Indo-Caribbean Young Woman Blends Hindusim and Art

From a 10 year old girl not wanting to go to mandir to a 20 year old female entrepreneur and artist for “Creations by Wattie” She bridges three forms of Hinduism together through her religious paintings.Youwatie Kalicharan acts as an artistic medium for all dreaming of Hindu deities. Here is an edited version of our conversation.

Youwatie R. Kalicharan beside a gallery of her paintings in her home studio.

How did you first get involved in art?

In school, being in art class was where I felt comfortable. And then when my parents had to force me to go to mandir (temple), I didn’t want to be there. Having no connection to the religion was really weird for me. As soon as I hit sixteen I started dreaming about all of these different gods. And not knowing who they were. Art was the only way I knew how to express myself. Being forced to sing and play instruments really wasn’t for me. All my time went into drawing and it started from there.

Does being in NYC, a place that fosters creative growth, and a first generation youth have any impact on your work?

It does. You are always wondering what decision you should make. Having strict parents and not being able to do what you want actually brought me closer to who I am now. When I meet kids who are inspired by what I do and ask, “How did you start?” I tell them the fact that my parents did force me to go to temple and if they are in mandir they should find where their heart is at.

Describe the artistic process of how you translated the images of Hindu gods from your dreams to your paintings?

My first dream was of Mother Kali in a fierce form. I woke up wondering, “Who was that?” After I had done the research I found out who she was. For a week, I dreamt one god after another: Lord Shiva, Ganesh, Mother Durga… And then I created a journal with all of my drawings.

A view of some “Creations by Wattie”

How did you develop your business “Creations by Wattie”?

I went on and made my own website called And then I posted up my work and people loved it. People even asked me “Can I buy?” After that I told my Mom and she was really supportive. Since then my brother has been helping me. He actually helped me create my first website. I got a lot of support from my mandir and my parents. They supported me the whole way.

How did you build connection with mandirs?

I started off at the Nirvana Humanitarian Foundation. I had a lot of support from there because they do a lot of comedy shows at different schools. So I was able to set up a small booth there and hand out my business cards and from there other mandirs were able to contact me. I was seventeen years old at the time. It was a little scary when I first started to do it. But after a while I got used to it. Now every time they have shows I set up a small booth with my paintings.

What mandirs have you visited for your work as an artist?

I’ve been to quite a few Kali temples and I did a lot of work for them. And then a few Sanatanist temples and Arya temples. The mandirs request specific images for me to do.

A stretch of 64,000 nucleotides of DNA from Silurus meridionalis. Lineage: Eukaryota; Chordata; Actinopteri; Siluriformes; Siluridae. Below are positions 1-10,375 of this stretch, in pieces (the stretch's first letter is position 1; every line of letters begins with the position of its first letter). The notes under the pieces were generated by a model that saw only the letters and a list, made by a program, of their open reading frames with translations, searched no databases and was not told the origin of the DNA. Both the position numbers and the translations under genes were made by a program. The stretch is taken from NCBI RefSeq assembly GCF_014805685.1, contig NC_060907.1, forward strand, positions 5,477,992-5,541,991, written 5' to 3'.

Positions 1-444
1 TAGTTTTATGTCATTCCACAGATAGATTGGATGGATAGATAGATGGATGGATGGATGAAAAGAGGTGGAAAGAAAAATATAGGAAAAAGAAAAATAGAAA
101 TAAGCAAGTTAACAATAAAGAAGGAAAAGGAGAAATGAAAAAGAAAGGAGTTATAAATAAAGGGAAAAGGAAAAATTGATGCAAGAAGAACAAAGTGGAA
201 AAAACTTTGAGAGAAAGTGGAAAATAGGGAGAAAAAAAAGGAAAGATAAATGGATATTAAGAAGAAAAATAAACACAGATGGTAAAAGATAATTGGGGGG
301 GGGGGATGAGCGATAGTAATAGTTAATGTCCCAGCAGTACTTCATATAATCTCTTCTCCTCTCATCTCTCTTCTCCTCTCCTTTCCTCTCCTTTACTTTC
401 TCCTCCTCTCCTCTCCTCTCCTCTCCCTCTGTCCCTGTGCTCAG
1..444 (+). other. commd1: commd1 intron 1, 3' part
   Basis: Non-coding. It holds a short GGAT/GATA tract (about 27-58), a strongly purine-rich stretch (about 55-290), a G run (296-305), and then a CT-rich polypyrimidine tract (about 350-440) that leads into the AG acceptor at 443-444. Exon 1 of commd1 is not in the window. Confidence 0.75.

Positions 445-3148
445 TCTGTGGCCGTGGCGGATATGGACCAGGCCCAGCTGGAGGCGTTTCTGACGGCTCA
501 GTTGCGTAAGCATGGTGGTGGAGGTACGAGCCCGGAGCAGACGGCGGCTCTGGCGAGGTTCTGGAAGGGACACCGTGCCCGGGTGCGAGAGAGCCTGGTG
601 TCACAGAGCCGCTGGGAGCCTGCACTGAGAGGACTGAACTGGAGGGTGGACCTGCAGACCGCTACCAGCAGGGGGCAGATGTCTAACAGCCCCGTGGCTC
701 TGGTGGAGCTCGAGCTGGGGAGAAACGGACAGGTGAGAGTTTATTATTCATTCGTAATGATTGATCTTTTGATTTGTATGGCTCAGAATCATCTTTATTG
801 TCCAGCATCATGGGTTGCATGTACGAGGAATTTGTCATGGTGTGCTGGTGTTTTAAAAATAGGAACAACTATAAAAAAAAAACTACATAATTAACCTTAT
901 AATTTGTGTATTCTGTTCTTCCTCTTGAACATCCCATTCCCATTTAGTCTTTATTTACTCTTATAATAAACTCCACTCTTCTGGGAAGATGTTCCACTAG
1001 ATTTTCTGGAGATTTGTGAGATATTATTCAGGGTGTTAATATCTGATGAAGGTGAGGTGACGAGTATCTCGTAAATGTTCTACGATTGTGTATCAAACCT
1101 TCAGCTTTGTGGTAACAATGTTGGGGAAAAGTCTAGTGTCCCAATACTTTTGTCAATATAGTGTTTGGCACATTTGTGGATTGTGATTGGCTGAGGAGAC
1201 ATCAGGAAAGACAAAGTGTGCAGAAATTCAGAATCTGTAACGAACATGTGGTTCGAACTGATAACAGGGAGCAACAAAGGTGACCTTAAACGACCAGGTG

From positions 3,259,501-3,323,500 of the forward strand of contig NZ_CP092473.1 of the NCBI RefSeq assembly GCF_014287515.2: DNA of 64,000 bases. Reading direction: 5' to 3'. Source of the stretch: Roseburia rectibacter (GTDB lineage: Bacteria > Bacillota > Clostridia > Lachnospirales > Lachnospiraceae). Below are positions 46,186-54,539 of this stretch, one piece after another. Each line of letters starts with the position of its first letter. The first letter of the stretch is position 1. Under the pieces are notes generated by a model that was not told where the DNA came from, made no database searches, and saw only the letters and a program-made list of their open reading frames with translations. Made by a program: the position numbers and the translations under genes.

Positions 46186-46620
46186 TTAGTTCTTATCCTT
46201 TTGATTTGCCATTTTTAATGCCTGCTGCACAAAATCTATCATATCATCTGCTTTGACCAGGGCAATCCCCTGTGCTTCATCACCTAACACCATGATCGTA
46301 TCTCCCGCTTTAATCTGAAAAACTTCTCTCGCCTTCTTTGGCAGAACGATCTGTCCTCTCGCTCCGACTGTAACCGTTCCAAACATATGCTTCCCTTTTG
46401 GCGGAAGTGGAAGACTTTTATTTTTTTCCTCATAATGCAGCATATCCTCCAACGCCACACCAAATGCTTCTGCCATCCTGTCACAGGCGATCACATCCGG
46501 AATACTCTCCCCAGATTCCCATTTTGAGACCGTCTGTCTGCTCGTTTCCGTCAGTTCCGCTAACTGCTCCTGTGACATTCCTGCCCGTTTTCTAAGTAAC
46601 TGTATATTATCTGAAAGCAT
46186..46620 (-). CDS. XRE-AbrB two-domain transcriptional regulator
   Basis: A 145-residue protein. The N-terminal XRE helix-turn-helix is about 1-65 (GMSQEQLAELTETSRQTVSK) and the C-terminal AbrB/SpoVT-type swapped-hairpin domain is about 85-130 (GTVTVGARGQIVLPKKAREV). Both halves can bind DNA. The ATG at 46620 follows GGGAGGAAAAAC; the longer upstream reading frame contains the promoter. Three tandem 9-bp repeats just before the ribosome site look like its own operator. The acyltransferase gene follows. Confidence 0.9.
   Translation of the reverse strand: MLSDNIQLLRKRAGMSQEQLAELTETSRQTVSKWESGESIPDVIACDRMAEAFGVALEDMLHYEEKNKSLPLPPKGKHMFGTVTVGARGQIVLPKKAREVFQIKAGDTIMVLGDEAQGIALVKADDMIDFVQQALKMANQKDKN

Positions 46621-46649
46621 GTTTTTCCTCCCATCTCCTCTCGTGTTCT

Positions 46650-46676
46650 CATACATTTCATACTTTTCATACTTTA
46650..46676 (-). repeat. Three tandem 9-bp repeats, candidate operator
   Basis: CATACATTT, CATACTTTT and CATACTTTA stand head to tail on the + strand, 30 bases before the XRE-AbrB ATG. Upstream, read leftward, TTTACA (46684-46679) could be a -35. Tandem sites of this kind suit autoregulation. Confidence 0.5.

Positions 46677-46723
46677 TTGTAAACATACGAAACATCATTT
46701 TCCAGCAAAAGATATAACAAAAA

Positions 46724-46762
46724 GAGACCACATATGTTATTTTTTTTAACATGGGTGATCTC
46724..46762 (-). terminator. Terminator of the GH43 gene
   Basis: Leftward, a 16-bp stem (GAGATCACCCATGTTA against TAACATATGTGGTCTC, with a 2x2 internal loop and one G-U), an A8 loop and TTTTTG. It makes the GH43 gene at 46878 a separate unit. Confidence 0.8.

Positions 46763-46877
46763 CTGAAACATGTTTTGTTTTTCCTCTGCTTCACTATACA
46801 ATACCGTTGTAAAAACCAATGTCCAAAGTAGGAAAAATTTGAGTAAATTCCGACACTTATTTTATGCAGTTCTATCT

A collage of “Creations by Wattie”

Are the mandirs similar or different from each other?

The mandirs are all very different. A Sanatanist mandir is different in the way they do their service because you walk into a Sanatan mandir and you sit down and listen to the prayers and watch. When you go into a Kali mandir, it’s more hands on and you feel exactly what is going on. And you can take part as well. An Arya mandir is like a Sanatan mandir but you don’t have all of the pictures of gods. It’s a completely different belief in that way.

Inspiring moment?

At Adi Shakti Maha Kali Mandir of New York. The first time I was refurbishing their murtis. They loved it so much they asked me to repaint their walls. And I started doing scenery there. That experience will always stick with me because I re-did an entire mandir with my paintings. It was a great experience.

As you ask your clients to request religious images they want painted, do you ever feel the need to interpret from your own imagination?

I do it all of the time. Many of my pastel Ganesh works are from my dreams. And I was thinking I can’t physically make a Ganesh that changes colors like in my dreams.  But I can interpret it this way through pastels.

A view of Youwatie’s home garage. She painted a portrait of Hindu Lord Ganesh to celebrate her brother’s wedding.

What are some recent innovations in your art work and business?

I started making jewelry after I saw Christians with rosaries. I thought what if I made Hindu jewelry? So now I’m making Hindu rosaries. I’m also making T-shirts upon request and expanding my business. I’ve even gotten requests to airbrush cars. Hinduism right now is my main focus, but I would also like to expand from religious artwork to other artwork.

As a college student how does your field of study help you in your work?

I hope to use my major Graphic Design and Advertising to help me with my business. I can use it to help my website. My artwork helps me in what I study too because you need to be able to draw in order to do Graphic Design.

What are your dreams and hopes for your future?

I really do want to have a small painting boutique somewhere in the Richmond Hill area. To have a workshop would be great. So now I’m saving up money to find a small shop. That is my main goal.

To view more of Youwatie Kalicharan’s art log on to:  or


3 comments on “Indo-Caribbean Young Woman Blends Hindusim and Art

  1. Youwatie Kalicharan says:

    Wow this is really Awsome! Thank you for the wonderful interview!

  2. No problem, the photos of your artwork came out wonderfully!

  3. dindial rajesh says:

    love ur work their great

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